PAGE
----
Remember, it was only a year ago that Gus Johnson was still slated to be the lead face of Fox's soccer coverage. That alone gave a lot of soccer fans, a notoriously fickle group regarding announcers, a lot of pause about Fox's coverage. It is safe to say that fans were not that fond of the lead broadcast team of Johnson and Eric Wynalda.
Well the Johnson experiment came to an end last September and Fox's lead announcer for the Women's World Cup became JP Dellacamera. Given that Dellacamera has been one of the long-time faces of soccer announcing over the years, and happens to be pretty good, it certainly was a step in the right direction and Dellacamera did a fine job this past month. He was a little understated at times and that made sense given that he was working in a three-man booth alongside Cat Whitehill and Tony DiCicco.
Whitehill impressed during the 2011 Women's World Cup and she did a very solid job on the lead broadcast team. What I liked about her work was that unlike Julie Foudy in 2011 or Brandi Chastain at the 2012 Summer Olympics, she was not an unabashed homer at times for the USWNT. I think she could have been the sole analyst given that while DiCicco has a big personality and likes to talk, I thought he was underwhelming.
The remaining broadcast teams were pretty good in my opinion. Save for a missed call of the heartbreaking England own goal in the semifinal, I really enjoyed the work from Jenn Hildreth, who I had only known as a sideline report, and Kynda de St. Aubin. Justin Kutcher is more known for doing the traditional stick-and-ball sports but I thought he did a solid job on the play-by-play and his partner, Aly Wagner, was excellent in her own right. John Strong is quickly showing himself to be one of the top soccer announcers in the country and he made for a good team with Danielle Slaton. Unfortunately, I did not see a great deal of the Glenn Davis-Christine Latham team so I can't adequately analyze them.
Fox's studio coverage got off to a bit of a rough start in the wake of a damning ESPN report on US goalie Hope Solo and her 2014 domestic violence arrest. Fox's panel of analysts largely, but not exclusively, regrettably tried to brush the issue aside or act like it was old news. Given that Fox's analyst stable was largely dominated by former members of the USWNT or the USMNT, maybe the lack of legitimate criticism should not be surprising but it still was disappointing to see and they deservedly saw criticism for it (with some more hyperbolic than others).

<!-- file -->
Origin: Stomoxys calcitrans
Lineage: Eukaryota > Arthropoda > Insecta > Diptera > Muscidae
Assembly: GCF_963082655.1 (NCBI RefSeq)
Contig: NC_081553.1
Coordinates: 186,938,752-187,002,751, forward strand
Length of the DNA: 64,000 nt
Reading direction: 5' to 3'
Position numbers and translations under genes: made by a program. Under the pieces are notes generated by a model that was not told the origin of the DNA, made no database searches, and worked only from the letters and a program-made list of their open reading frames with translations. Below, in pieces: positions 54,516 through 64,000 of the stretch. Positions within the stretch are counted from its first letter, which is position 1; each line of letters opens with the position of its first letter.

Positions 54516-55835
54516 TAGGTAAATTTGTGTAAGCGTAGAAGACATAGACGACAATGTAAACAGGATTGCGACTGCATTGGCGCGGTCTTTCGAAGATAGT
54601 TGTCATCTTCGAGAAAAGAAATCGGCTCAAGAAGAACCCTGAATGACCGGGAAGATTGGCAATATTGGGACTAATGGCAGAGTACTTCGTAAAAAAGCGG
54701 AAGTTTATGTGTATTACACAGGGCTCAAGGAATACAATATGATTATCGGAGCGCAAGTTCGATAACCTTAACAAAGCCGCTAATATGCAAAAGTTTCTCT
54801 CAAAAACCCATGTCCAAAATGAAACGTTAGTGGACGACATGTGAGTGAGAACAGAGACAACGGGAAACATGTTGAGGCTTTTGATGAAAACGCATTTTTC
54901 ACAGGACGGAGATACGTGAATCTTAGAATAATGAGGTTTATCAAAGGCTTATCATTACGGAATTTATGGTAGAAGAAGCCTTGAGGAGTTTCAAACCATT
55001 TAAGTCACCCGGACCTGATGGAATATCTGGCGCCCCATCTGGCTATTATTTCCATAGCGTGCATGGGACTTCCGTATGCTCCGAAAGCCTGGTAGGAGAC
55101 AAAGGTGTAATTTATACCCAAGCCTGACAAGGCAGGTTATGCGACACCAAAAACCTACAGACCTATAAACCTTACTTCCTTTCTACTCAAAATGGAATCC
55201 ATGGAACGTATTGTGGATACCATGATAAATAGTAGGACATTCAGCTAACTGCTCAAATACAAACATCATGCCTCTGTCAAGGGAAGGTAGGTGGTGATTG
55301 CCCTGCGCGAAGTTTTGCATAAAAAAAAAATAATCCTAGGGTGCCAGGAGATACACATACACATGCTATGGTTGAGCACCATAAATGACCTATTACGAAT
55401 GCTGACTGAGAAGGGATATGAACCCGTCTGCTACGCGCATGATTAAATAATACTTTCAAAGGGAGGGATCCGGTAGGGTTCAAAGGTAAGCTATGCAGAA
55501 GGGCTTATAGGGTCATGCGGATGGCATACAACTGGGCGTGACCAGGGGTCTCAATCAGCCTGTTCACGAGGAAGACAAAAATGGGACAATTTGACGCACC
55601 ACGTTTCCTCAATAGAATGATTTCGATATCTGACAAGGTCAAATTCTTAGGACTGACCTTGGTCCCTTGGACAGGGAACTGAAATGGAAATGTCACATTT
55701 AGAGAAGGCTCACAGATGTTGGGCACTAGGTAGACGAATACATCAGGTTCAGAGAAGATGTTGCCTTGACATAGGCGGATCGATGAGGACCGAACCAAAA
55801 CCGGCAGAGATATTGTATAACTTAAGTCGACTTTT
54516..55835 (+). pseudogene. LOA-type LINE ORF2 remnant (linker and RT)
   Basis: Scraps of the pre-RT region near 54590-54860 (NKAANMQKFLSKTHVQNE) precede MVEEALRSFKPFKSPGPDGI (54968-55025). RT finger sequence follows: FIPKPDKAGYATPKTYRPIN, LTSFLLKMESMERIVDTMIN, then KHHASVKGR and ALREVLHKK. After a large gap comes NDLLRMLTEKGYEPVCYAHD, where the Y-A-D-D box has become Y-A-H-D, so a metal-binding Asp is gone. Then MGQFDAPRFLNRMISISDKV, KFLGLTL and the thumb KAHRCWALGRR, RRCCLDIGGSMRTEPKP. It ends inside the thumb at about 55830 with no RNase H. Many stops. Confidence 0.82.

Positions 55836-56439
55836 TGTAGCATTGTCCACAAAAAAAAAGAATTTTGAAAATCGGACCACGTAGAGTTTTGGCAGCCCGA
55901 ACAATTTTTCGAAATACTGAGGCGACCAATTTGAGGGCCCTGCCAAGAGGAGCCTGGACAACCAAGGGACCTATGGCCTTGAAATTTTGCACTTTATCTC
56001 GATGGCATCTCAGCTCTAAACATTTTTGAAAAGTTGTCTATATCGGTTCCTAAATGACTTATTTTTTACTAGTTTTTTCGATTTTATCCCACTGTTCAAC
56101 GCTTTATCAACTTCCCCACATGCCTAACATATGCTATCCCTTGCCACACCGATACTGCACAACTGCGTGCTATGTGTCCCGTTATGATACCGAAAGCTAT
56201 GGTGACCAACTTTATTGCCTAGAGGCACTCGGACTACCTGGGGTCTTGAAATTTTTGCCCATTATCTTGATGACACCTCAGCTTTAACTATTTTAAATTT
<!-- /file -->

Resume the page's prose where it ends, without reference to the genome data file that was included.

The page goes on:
However over the course the tournament, the studio show greatly improved from that low point. Rob Stone continued to show himself as a rock solid studio host and did a fine job juggling four analysts (one analyst too many in my opinion). Fox seemed to find a groove of sorts with a crew of Stone-Kelly Smith-Alexi Lalas-Heather Mitts-Ariane Hingst. Of those four, I thought both Smith and Hingst were the two best. I have grown to enjoy Lalas but it seemed like at times he was struggling to find the sparring partner that he needs to really get going. Mitts was little more than a US cheerleader early on but she did a better job over the course of the tournament and was a little more critical but in the end, she was the weakest link.
Fox followed ESPN in having a looser late night recap show and I think it worked for ESPN last year and I liked it this year for Fox. Kate Abdo from Sky Sports did a terrific job as the host and I would like to see more from her on Fox's future soccer coverage. Monica Gonzalez stood out from the pack on the analysis point and I think she should have had a bigger role on the main studio program. Angela Hucles probably was the best former USWNT player turned analyst on Fox's studio side and certainly was better than Leslie Osborne, who was underwhelming to me. We could go on and on about the immortal Wynalda and I'm certainly no big fan of his but he was passable in the looser format.
In the end, the ratings were extraordinary with the final becoming the most-watched soccer match in America of all-time. Fox threw a tremendous amount of resources and attention towards the Women's World Cup and it paid off big-time (I guess women's sports are worth watching after all). And as for the coverage itself, Fox did a better job than many folks thought it would be a year ago. Frankly, it should help give soccer fans some relief when the World Cup comes around from Russia in 2018.